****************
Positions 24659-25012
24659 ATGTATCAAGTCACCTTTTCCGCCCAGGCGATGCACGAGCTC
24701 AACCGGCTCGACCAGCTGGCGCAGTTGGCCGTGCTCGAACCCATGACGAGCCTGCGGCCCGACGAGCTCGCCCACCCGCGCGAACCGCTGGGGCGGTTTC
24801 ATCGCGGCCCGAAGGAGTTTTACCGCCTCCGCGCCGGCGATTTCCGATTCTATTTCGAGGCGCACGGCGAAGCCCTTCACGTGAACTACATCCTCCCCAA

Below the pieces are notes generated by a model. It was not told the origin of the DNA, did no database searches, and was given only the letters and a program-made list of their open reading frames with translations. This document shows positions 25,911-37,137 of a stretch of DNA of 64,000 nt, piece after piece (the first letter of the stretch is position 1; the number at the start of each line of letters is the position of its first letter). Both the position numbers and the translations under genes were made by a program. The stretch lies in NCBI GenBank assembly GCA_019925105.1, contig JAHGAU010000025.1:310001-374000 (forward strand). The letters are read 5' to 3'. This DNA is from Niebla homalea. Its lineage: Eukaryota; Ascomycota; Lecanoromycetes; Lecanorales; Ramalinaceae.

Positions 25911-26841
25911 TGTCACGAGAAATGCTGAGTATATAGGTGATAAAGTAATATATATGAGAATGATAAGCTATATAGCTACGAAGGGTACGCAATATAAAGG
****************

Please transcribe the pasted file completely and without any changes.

Positions 24659-25012
24659 ATGTATCAAGTCACCTTTTCCGCCCAGGCGATGCACGAGCTC
24701 AACCGGCTCGACCAGCTGGCGCAGTTGGCCGTGCTCGAACCCATGACGAGCCTGCGGCCCGACGAGCTCGCCCACCCGCGCGAACCGCTGGGGCGGTTTC
24801 ATCGCGGCCCGAAGGAGTTTTACCGCCTCCGCGCCGGCGATTTCCGATTCTATTTCGAGGCGCACGGCGAAGCCCTTCACGTGAACTACATCCTCCCCAA

Below the pieces are notes generated by a model. It was not told the origin of the DNA, did no database searches, and was given only the letters and a program-made list of their open reading frames with translations. This document shows positions 25,911-37,137 of a stretch of DNA of 64,000 nt, piece after piece (the first letter of the stretch is position 1; the number at the start of each line of letters is the position of its first letter). Both the position numbers and the translations under genes were made by a program. The stretch lies in NCBI GenBank assembly GCA_019925105.1, contig JAHGAU010000025.1:310001-374000 (forward strand). The letters are read 5' to 3'. This DNA is from Niebla homalea. Its lineage: Eukaryota; Ascomycota; Lecanoromycetes; Lecanorales; Ramalinaceae.

Positions 25911-26841
25911 TGTCACGAGAAATGCTGAGTATATAGGTGATAAAGTAATATATATGAGAATGATAAGCTATATAGCTACGAAGGGTACGCAATATAAAGG